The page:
Accountants and tax return professionals aren’t the only busy ones during tax return filing season. Scammers and abusers of the system are active as well. The Internal Revenue Service (IRS) strives to educate taxpayers and combat scammers through various resources, one of which is their annual list of top scams “The Dirty Dozen Tax Scams.”
Phone Scams Phone calls from criminals impersonating IRS agents remain an ongoing threat to taxpayers. The IRS has seen a surge of these phone scams in recent years as scam artists threaten taxpayers with police arrest, deportation and license revocation, among other things.
Phishing Taxpayers need to be on guard against fake emails or websites looking to steal personal information. The IRS will never send taxpayers an email about a bill or refund out of the blue. Don’t click on one claiming to be from the IRS. Be wary of strange emails and websites that may be nothing more than scams to steal personal information.
Return Preparer Fraud Be on the lookout for unscrupulous return preparers. The vast majority of tax professionals provide honest high quality service. But there are some dishonest preparers who set up shop each filing season to perpetrate refund fraud, identity theft and other scams that hurt taxpayers. Legitimate tax professionals are a vital part of the U.S. tax system.
Offshore Tax Avoidance The recent string of successful enforcement actions against offshore tax cheats and the financial organizations that help them shows that it’s a bad bet to hide money and income offshore. Taxpayers are best served by coming in voluntarily and getting caught up on their tax-filing responsibilities. The IRS offers the Offshore Voluntary Disclosure Program (OVDP) to enable people catch up on their filing and tax obligations.
Inflated Refund Claims Taxpayers need to be on the lookout for anyone promising inflated refunds. Be wary of anyone who asks taxpayers to sign a blank return, promises a big refund before looking at their records, or charges fees based on a percentage of the refund. Scam artists use flyers, advertisements, phony store fronts and word-of-mouth via community groups where trust is high to find victims.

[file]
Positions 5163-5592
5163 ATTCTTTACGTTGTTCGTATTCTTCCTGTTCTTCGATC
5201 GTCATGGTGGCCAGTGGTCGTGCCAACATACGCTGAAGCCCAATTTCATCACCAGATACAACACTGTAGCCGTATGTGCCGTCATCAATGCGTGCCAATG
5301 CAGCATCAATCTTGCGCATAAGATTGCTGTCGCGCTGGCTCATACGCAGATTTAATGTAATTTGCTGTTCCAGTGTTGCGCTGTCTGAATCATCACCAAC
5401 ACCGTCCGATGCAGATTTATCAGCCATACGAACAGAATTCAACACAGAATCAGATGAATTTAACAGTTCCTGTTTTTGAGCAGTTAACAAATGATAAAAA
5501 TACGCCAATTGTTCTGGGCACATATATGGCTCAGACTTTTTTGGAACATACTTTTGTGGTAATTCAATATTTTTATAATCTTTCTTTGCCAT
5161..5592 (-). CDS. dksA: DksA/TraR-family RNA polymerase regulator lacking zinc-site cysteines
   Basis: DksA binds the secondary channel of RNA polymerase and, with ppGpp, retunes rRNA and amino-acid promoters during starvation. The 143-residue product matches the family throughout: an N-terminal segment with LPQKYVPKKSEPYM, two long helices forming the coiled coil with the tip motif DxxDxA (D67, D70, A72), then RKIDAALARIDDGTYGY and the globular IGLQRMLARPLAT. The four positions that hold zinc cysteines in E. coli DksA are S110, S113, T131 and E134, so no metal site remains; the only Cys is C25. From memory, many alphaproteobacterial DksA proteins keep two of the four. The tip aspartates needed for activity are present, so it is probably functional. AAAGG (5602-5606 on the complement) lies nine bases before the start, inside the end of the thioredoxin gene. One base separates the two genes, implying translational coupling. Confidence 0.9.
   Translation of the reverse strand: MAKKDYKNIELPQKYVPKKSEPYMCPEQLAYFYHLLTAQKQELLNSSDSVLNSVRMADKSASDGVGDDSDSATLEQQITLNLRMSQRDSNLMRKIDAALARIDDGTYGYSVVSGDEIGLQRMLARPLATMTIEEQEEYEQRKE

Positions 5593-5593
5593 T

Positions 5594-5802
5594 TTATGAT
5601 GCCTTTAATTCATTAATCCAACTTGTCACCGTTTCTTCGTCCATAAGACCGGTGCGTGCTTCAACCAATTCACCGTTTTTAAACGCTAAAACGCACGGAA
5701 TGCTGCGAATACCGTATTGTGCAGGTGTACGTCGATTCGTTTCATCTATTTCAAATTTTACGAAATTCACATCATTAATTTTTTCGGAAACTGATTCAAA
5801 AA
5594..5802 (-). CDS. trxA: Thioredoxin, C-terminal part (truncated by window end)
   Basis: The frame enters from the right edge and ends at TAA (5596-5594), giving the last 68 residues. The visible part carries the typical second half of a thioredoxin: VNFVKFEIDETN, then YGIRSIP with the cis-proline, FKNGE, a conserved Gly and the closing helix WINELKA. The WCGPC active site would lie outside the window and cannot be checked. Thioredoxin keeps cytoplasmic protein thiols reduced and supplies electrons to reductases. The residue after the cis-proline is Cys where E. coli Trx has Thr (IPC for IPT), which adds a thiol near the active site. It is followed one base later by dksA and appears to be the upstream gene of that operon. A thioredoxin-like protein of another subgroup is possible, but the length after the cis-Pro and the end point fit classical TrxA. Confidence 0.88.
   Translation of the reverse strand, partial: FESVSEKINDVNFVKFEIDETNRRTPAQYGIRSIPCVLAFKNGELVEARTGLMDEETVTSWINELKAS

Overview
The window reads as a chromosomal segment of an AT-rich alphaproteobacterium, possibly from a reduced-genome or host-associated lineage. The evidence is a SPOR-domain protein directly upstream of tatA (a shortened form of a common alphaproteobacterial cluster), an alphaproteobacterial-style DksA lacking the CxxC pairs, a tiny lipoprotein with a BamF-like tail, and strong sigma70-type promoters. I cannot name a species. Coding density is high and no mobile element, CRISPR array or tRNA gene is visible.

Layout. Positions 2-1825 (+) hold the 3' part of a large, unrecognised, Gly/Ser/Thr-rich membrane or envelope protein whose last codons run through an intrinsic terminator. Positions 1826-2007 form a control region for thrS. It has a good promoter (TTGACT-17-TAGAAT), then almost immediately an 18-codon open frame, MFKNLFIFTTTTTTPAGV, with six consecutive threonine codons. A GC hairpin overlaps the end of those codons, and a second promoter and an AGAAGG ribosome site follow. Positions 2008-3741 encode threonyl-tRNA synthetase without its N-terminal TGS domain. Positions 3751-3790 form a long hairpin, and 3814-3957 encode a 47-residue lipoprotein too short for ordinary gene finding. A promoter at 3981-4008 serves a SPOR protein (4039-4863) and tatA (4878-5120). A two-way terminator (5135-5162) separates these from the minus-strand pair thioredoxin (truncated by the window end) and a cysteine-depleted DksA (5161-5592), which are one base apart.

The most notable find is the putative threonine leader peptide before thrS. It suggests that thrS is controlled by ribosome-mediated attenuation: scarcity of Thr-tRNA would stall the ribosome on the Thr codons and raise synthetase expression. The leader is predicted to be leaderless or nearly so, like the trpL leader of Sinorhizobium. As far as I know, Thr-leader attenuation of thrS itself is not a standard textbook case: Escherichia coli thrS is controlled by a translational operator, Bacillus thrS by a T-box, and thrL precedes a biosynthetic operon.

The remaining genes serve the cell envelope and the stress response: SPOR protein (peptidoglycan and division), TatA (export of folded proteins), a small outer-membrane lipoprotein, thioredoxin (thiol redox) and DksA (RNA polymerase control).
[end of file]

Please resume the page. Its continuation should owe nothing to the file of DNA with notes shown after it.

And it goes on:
Fake Charities Be on guard against groups masquerading as charitable organizations to attract donations from unsuspecting contributors. Be wary of charities with names similar to familiar or nationally-known organizations. Contributors should take a few extra minutes to ensure their hard-earned money goes to legitimate and currently eligible charities. IRS.gov has the tools taxpayers need to check out the status of charitable organizations.
Falsely Padding Deductions Taxpayers should avoid the temptation of falsely inflating deductions or expenses on their returns to under pay what they owe or possibly receive larger refunds. Think twice before overstating deductions such as charitable contributions and business expenses or improperly claiming such credits as the Earned Income Tax Credit or Child Tax Credit.
Excessive Claims for Credits Avoid improperly claiming the fuel tax credit, a tax benefit generally not available to most taxpayers. The credit is generally limited to off-highway business use, including use in farming. Taxpayers should also avoid misuse of the research credit. Improper claims generally involve failures to participate in or substantiate qualified research activities and/or satisfy the requirements related to qualified research expenses.
Falsifying Income to Claim Credits Don’t invent income to erroneously qualify for tax credits, such as the Earned Income Tax Credit. Taxpayers are sometimes talked into doing this by scam artists. Taxpayers are best served by filing the most-accurate return possible because they are legally responsible for what is on their return. This scam can lead to taxpayers facing big bills to pay back taxes, interest, and penalties. In some cases, they may even face criminal prosecution.
Identity Theft Taxpayers need to watch out for identity theft especially around tax time. The IRS continues to aggressively pursue the criminals that file fraudulent returns using someone else’s Social Security number. Though the agency is making progress on this front, taxpayers still need to be extremely careful and do everything they can to avoid being victimized.
Abusive Tax Shelters Don’t use abusive tax structures to avoid paying taxes. The IRS is committed to stopping complex tax avoidance schemes and the people who create and sell them. IDS-203-2017-01-26 The vast majority of taxpayers pay their fair share, and everyone should be on the lookout for people peddling tax shelters that sound too good to be true. When in doubt, taxpayers should seek an independent opinion regarding complex products they are offered.
Frivolous Tax Arguments Don’t use frivolous tax arguments in an effort to avoid paying a tax. Promoters of frivolous schemes encourage taxpayers to make unreasonable and outlandish claims, even though they are wrong and have been repeatedly thrown out of court. While taxpayers have the right to contest their tax liabilities in court, no one has the right to disobey the law or disregard their responsibility to pay taxes. The penalty for filing a frivolous tax return is $5,000.
For help on your tax return call 281-552-8430 or firstname.lastname@example.org